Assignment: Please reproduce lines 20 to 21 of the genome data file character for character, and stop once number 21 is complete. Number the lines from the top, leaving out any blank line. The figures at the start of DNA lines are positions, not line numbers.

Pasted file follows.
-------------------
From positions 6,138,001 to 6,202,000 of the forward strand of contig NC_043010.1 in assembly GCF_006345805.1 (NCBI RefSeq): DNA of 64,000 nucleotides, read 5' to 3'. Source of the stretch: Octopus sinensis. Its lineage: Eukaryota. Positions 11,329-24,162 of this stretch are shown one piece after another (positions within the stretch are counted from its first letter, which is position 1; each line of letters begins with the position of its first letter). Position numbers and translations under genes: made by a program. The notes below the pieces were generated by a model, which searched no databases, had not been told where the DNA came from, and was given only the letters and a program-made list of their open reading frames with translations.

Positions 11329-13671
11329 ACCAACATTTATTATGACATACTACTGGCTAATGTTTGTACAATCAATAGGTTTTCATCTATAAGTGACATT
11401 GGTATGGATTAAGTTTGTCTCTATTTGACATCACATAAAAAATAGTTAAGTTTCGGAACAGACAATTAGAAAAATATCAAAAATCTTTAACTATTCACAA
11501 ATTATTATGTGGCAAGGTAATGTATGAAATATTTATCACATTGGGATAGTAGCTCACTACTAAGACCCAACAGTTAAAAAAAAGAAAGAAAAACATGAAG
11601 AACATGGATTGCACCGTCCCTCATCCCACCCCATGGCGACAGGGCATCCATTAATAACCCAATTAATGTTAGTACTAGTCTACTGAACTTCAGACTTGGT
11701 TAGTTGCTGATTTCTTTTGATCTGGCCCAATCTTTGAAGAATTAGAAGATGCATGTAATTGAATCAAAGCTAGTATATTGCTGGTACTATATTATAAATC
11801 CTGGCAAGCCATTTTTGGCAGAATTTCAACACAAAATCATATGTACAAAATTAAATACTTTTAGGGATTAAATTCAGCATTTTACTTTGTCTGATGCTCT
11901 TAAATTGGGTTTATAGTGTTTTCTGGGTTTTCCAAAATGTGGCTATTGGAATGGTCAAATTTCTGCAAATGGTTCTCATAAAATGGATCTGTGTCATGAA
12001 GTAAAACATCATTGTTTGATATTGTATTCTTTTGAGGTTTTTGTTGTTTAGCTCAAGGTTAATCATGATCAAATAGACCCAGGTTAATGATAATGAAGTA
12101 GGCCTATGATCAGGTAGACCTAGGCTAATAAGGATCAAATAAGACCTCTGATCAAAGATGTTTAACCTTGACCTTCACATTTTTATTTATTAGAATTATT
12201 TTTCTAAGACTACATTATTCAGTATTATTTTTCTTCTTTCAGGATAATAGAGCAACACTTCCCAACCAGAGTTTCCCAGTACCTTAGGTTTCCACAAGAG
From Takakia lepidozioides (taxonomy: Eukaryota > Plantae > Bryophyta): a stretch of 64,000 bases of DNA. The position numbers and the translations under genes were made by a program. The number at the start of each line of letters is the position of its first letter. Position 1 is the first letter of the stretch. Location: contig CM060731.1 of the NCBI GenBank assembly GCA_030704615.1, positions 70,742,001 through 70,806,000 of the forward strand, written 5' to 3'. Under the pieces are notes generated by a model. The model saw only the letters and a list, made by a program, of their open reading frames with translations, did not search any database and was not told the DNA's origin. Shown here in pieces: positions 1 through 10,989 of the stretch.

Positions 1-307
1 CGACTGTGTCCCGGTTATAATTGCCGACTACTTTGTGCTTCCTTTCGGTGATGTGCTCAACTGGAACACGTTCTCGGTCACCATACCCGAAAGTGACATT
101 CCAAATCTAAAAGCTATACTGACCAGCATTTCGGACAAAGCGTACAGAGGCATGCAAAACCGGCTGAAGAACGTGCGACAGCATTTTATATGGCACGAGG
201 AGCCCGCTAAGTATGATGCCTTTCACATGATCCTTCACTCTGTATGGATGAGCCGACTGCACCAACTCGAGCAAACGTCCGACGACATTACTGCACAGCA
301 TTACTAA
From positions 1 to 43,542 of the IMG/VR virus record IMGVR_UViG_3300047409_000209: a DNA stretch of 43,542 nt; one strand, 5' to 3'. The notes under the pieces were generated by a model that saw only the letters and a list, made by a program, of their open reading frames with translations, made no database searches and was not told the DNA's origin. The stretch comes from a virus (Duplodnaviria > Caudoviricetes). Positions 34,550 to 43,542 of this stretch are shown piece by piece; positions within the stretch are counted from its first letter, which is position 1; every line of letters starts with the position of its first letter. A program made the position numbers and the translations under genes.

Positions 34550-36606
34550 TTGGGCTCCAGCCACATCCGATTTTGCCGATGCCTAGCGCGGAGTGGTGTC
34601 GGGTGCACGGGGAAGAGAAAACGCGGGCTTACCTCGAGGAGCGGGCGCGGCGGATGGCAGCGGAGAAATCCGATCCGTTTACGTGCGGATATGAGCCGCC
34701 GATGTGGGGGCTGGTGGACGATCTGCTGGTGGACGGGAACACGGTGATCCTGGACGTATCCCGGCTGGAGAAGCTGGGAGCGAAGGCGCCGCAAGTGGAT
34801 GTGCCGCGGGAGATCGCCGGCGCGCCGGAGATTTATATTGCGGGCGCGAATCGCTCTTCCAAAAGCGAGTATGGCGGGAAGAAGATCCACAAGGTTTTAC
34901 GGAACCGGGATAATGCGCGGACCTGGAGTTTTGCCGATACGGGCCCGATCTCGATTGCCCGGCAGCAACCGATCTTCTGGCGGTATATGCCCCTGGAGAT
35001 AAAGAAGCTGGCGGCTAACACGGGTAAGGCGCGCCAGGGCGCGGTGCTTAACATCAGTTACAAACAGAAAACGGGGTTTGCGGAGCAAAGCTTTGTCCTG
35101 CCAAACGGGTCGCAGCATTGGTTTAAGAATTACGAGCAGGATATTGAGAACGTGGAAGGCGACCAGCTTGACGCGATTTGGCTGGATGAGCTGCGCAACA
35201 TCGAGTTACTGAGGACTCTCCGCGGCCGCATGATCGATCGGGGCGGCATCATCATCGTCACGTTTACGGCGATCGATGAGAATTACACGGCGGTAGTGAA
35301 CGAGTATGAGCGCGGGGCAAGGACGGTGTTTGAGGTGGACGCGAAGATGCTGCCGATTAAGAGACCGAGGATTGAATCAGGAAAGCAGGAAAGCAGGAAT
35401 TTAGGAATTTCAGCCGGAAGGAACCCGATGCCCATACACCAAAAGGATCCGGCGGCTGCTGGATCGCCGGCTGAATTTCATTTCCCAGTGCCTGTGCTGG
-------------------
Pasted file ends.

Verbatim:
Positions 34550-36606
34550 TTGGGCTCCAGCCACATCCGATTTTGCCGATGCCTAGCGCGGAGTGGTGTC